A First Look at “smithsoniansmith (as is)”

Lightsey Darst previews the densely layered "smithsoniansmith," a new dance work by the HIJACK duo and Scott Heron. Darst will review the show again this spring, when the artists plan to perform it as a larger-scale production.


THIS SATURDAY (10:30) OR SUNDAY (7:30) at Bedlam, go see smithsoniansmith (as is). First, you should see it because this is the first evening-length work from Hijack (the Minneapolis-based duo of Kristin Van Loon and Arwen Wilder) and Scott Heron (their New Orleans-based frequent collaborator). Second, while Hijack can be hard to track — a one-off performance here, a fifteen-minute snippet there — this performance is a "take 1" for a more finished version scheduled for this spring; so, you've got a rare chance here to follow Hijack's work closely.

     But here are the real reasons to see this show: I don't know whether Hijack and Heron actually work harder than anyone else, but they certainly work in more — and more deliberate — layers than anyone else. For them to explain where any one moment comes from takes ten minutes, and that ten minutes takes the listener on a mental archaeological dig. Why is there so much denim in smithsoniansmith? Well, jeans were called for in a Jean Genet play that the artists stripped down to a heap of stage directions, in order to find new sources for movement; plus Heron went thrifting in Minneapolis and came back with a denim outfit (a Sunday school teacher's numbingly modest dress, which fits him perfectly); plus they'd been digging through some Sam Shepard in their search for stage directions, and Shepard's Western fetish fit neatly with their evolving denim fascination. And once they had the denim, well, denim is so great, it has such rich associations (work, America, class, rebellion, etc) — oh, and they've been playing around with the idea of one performer wearing every piece of their big pile of jeanswear, draping it over and around the person until you've got a sort of sculpture-as-costume going on… Dizzy yet?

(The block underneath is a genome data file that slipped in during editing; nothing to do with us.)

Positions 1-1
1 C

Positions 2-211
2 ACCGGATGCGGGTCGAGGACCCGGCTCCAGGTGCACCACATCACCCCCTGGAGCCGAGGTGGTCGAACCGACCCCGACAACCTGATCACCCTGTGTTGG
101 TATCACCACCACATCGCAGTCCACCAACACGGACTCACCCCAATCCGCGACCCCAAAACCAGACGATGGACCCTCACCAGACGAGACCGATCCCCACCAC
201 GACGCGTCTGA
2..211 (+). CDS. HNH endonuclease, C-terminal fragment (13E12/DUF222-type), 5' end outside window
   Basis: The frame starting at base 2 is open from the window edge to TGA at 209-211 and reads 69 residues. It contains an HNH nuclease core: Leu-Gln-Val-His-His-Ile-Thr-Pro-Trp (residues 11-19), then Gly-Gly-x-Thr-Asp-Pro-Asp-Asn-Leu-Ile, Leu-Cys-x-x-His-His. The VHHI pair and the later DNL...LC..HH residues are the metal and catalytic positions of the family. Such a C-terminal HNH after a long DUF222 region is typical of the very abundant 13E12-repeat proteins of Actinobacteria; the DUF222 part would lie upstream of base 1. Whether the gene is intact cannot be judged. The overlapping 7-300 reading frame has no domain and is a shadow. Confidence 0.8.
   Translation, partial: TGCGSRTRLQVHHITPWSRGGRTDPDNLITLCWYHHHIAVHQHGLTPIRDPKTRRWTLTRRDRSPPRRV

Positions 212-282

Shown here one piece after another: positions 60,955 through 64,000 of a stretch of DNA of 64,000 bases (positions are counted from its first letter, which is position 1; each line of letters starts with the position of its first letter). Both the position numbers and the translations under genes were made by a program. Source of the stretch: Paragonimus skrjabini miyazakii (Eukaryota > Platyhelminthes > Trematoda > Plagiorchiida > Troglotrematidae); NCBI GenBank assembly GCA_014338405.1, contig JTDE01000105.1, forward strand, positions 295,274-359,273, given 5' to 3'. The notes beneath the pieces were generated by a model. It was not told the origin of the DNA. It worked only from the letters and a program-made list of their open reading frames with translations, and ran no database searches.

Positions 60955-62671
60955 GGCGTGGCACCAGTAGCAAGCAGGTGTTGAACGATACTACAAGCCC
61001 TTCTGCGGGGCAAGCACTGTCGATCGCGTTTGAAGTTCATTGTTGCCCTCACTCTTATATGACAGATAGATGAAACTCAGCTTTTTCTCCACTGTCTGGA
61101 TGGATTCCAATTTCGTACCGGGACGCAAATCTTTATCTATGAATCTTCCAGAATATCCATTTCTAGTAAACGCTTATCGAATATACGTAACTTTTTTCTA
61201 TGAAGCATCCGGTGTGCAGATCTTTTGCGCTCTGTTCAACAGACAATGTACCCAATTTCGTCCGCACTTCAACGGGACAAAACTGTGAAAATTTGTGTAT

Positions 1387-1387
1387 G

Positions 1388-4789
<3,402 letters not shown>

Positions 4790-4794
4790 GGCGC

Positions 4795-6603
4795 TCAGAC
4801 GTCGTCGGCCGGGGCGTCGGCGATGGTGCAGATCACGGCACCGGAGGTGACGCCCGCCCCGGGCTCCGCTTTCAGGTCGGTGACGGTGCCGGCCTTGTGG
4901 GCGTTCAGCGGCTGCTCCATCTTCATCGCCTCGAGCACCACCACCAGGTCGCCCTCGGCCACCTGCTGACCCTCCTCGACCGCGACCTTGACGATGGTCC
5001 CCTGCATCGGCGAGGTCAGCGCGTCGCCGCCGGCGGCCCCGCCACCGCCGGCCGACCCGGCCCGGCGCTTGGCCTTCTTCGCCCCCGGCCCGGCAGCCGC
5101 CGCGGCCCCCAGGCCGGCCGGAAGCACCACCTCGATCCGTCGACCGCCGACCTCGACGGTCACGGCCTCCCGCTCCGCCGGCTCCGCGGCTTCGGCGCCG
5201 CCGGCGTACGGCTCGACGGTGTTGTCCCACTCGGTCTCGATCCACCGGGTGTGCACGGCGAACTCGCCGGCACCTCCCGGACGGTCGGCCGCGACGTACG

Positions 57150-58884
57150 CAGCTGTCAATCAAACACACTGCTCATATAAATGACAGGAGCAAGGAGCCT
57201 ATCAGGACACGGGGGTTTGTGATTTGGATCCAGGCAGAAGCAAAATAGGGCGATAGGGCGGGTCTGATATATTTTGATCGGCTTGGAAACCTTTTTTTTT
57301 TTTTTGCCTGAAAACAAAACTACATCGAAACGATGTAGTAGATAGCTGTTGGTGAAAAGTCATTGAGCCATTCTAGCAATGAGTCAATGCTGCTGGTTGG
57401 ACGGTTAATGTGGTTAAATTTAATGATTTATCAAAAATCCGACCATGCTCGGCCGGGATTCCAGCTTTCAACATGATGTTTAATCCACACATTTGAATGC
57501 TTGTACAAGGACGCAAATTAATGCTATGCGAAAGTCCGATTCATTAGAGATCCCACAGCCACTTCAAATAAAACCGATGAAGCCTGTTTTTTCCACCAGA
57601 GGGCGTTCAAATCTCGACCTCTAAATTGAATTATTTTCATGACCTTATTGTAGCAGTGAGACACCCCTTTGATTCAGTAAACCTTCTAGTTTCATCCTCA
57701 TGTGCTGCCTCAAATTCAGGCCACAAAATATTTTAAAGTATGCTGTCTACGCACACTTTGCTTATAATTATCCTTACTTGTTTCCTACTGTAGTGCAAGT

This layering makes them compelling performers, even when you haven't got a clue what they're doing, because each moment is laden with such intention that there's no risk of them simply performing, simply executing. It also makes the dance itself kaleidoscopic — I would say prismatic if that word didn't carry an association of polish far removed from Hijack's lo-fi, frayed-edge, found-object aesthetic. Simply put, there are many convincing ways to see each moment. Taking the title as my starting point (Smithsonian-smiths, that is, people who build Smithsonians), I interpolated an entire theme of collecting, diorama-building, and observing the behavior of "primitive" people — a theme they later told me they'd never intended. (They have their own intentions, which they can articulate, but often these remain "on the back side of the embroidery" — they're not what you see.) But it didn't detract from my viewing to be so "mistaken". In fact, this open-endedness is one of the prime pleasures of watching Hijack: you think they're doing one thing, when they're really doing something else (even down to the level of a simple weight shift). But, regardless of their initial intention, because you thought they were doing it, in a refracted, objects-in-the-mirror-are-stranger-than-they-appear sort of way, they were doing it.


It's hard to write a piece about Hijack that goes beyond "another quirky bag of tricks from those wacky Hijack girls!" — the details in their shows are so catchy and so fun to write about. But trust me, there's much more to see and feel than quirk.

     All this gives me a forest-for-the-trees problem when I'm writing about Hijack. The details are so catchy, and so much fun to write about (take the enormous assemblage, sprouting junk in all directions, that Van Loon slowly pushes forward like an extroverted bag lady, or the delicious little moment when all three performers whisper sexy nothings to pairs of jeans draped over mic stands), while the big picture's so difficult to capture; it's hard to write a piece that goes beyond "another quirky bag of tricks from those wacky Hijack girls!" And trust me, there's much more to see and feel than quirk.